Insider guides to Africa
From Tanzania and Namibia to Cape Town, Marrakesh and more – here, insider guides to all the places in Africa you can’t wait to get back to or visit next year.
37. Djibouti City, Djibouti
Insider: Abdallah Ali, tour guide
For those who do not know, Djibouti is an East African country with a population of 900,000 people across an area of 23,200 square metres. Three-quarters of the country’s population live in its capital. I love the meeting of our various ethnic groups, such as Afar and Issa and Arab, within Djibouti City.
One of the many ways I appreciate the coming together of these cultures is through food. Here are three traditional dishes I recommend you try during your visit:
- Cambaabur (Somali crêpe) is a fermented pancake flavoured with onion, garlic, saffron, turmeric, cumin and sometimes chilli. It’s generally eaten for breakfast with yoghurt or sugar.
- Fahfah is a Djiboutian stew people typically eat for lunch. The meat is usually goat and that’s cooked with vegetables, herbs and green chilli and eaten with lahooh (flatbread).
- Yemini-style grilled fish is a popular dish. Many restaurants serve it in the evening or you can join the local lunch crowd at Mukbassa Central, Chez Youssouf.
When you leave Djibouti City, take home the sense of solidarity we have as people of different cultures living here together, our shared love of the country and our smiles.
Interview: Elspeth Callender
Insider: Melaku Belay, world-renowned dancer and choreographer of traditional and contemporary Ethiopian dance and director of Fendika Cultural Center in Addis Ababa
What is the ultimate reason people should visit Ethiopia?
The spiritual power here and the amazing landscape and nature. They are all connected, of course. Because Ethiopia has never been colonised, our unique identity has not disappeared. There are ways of life that you can’t find anywhere else, including food, language, customs and philosophy. Ethiopia is a sacred land. The more you experience it, the deeper you can go, and the more you will learn, not only about the country, but also about yourself.
Can you tell us about Fendika Cultural Center in Ethiopia’s capital city, Addis Ababa?
Fendika is the only locally owned, multi-disciplinary cultural centre in Addis Ababa, dedicated to music and artistic innovation rooted in Ethiopian heritage. I took over Fendika in 2008, and since then it has transformed into a prime music venue in Addis Ababa, with a weekly program including Azmari music, neo-traditional Ethiopian music and dance, Ethio-Jazz by Negarit, Kaÿn Lab experimental jazz, and Funk Disciples big band. Our audiences are both local and international. We also have a visual art gallery, opening a new exhibition every month.
Where should travellers make sure they visit while here and why?
They can visit the desert and live volcano in Danakil. If they are interested in spirituality, they can go to Lalibela [a town famous for its rock-hewn churches]. For historical sites, they can visit Gondar, Mekelle and Bahir Dar. In Southern Ethiopia they can go to Arbaminch and Bale Mountain. In Addis Ababa, they should visit Unity Park, the old palace of Menelik, Haile Selassie and Mengistu. Just outside Addis Ababa, Entoto Park is an amazing place to visit.
What is the best way for visitors to Ethiopia to connect with locals to get a real sense of the identity and soul of the country?
The best way is to talk to the local people, the farmers, and the priests, especially in the countryside. They should learn some basic Amharic to better connect with the locals, or hire a local guide who can help them with communication. Participating in festivals is a great way to get a sense of the country’s identity, such as Timket festival in January, Ethiopian New Year and Meskel in September.
Ethiopian cuisine has become incredibly popular around the world and coffee originated here: where would you recommend we go to experience the best of both?
If you’re staying just a few days in Addis Ababa, I would recommend 2000 Habesha, Totot Cultural Restaurant, Dashen Restaurant, Addis Ababa Restaurant and Finfine Restaurant. Of course, Fendika also offers food and coffee now all day long.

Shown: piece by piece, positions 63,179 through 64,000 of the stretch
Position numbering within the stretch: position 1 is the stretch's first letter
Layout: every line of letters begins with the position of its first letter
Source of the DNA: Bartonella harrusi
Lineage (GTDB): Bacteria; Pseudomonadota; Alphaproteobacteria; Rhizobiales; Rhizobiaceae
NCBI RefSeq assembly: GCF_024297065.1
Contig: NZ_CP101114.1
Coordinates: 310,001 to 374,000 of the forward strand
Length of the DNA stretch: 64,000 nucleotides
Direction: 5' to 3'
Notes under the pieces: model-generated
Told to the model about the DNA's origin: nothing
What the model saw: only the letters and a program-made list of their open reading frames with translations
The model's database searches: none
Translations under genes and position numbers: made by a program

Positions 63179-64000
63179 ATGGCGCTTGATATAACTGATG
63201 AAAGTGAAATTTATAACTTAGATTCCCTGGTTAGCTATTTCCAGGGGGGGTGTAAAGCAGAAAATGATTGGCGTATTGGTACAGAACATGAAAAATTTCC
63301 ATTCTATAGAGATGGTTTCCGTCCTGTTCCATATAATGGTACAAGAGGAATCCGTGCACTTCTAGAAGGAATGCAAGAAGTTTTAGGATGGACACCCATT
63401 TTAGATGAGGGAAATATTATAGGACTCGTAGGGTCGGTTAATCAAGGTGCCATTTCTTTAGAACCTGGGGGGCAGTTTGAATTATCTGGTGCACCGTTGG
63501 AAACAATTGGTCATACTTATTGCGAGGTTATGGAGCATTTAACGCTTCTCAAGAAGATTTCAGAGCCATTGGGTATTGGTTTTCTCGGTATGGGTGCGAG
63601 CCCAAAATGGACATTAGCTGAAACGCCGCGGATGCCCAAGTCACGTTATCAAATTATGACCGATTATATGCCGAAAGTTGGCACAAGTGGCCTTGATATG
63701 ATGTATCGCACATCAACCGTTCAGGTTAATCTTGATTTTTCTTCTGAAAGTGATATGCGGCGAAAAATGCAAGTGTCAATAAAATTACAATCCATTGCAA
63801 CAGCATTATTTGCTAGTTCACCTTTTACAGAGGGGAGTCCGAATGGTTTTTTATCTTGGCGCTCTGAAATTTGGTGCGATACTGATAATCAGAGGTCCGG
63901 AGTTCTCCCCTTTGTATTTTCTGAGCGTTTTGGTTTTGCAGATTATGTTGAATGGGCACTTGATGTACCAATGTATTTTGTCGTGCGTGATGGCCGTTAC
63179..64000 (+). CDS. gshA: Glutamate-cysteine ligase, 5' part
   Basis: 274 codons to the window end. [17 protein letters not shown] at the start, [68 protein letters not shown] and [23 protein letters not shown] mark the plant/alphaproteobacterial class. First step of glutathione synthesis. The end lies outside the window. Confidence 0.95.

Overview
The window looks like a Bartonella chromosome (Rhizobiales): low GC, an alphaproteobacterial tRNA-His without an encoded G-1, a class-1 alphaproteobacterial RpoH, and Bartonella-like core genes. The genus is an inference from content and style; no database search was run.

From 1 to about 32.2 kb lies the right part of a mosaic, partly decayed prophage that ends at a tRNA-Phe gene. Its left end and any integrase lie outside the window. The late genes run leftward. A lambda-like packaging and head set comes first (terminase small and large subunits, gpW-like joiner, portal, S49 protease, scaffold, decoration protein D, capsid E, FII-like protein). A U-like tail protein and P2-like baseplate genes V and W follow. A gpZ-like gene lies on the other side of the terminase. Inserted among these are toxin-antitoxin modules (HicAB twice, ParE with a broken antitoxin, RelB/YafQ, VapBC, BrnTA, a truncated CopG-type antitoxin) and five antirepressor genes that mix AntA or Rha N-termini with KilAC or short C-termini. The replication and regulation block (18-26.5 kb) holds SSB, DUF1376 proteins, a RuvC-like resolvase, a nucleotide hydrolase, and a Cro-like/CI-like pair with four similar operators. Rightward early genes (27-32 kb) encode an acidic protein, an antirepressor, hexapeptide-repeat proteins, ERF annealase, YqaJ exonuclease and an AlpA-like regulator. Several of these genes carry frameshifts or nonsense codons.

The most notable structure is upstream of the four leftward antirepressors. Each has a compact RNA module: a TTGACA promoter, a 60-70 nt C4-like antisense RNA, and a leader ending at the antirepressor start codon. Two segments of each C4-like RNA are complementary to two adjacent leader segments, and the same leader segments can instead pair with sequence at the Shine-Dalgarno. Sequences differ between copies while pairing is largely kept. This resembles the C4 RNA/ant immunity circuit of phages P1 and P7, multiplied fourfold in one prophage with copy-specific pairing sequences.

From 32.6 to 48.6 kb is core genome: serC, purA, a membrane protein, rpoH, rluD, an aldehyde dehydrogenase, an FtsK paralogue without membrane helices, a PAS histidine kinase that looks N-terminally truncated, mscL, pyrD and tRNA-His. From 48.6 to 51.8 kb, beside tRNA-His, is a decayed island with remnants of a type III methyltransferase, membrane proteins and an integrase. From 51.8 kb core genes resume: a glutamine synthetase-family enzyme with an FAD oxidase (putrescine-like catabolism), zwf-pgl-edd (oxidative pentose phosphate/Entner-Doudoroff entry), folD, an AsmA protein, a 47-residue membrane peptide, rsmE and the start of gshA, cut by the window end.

39. Nairobi, Kenya
Insider: Erellah Odongo, tour leader with Intrepid Travel
What local dishes are a must try in Nairobi?
The wide range of dishes on offer at Mama Oliech’s, on Marcus Garvey Road, reflect the diversity of Kenyan people. Don’t miss the tilapia with ugali. Njuguna’s, on Waiyaki Way, is the place to go for nyama choma, a Kiswahili phrase that translates very easily into English – it means barbecued meat.
What’s the best way to get from A to B in the city?
Travel by public transport while in Nairobi in the creatively decorated minibuses that are always blasting music. Matatu culture really is art on the move.
Which is the best neighbourhood to explore in the city?
Westlands, in the north of Nairobi, is a cool neighbourhood with a growing number of urban farms and there’s always fresh produce available. It’s an easy part of the city to access even during peak hour.
How easy is it to escape to nature in Nairobi?
Nairobi is known as the green city in the sun. Karura Forest, at over a thousand hectares and to the north of Nairobi Central, is the biggest of the city’s three urban forests. This area is protected due, largely, to the remarkable activism of the late Wangari Maathai, who won the Nobel Peace Prize in 2004 for her contribution to sustainable development, democracy and peace.
What’s the one thing visitors have to do before leaving the city?
Learn a bit of sheng while in Nairobi which is, essentially, Kiswahili (the language of the Swahili people) mixed with a bit English. It’s a particularly popular form of communication between young people.
Interview: Elspeth Callender
Insider: Leanne Haigh, CEO of Lemala Camps and Lodges, on how to get the best possible wildlife experience in Tanzania.
Africa’s great migration is the stuff of legend, but successful crossings require a huge amount of patience, says Leanne. “You need to be mentally prepared to sit – often for long periods – to get the perfect crossing. Waiting can be lots of fun if you’re properly prepared however, so take a bird book and do a bird list while you’re waiting; find a tree and enjoy a picnic breakfast, or simply look around and remind yourself how lucky you are to be sitting in the middle of the Serengeti about to witness one of the greatest wildlife spectacles on Earth!”
August is a good month to visit if you’re in search of crossings but stay somewhere central and make sure the property you choose does a good packed breakfast and picnic lunch so you can stay close to the river for the whole day. Lemala Kuria Hills is close enough to be there before and after other vehicles.
There are 10 common wildebeest crossing points along the Mara River. The distance between point zero and point 10 is around 37 kilometres and the wildebeest can cross at any of them, or all of them, on any given day. Put your faith in your guide; they often have a sixth sense about what will happen next.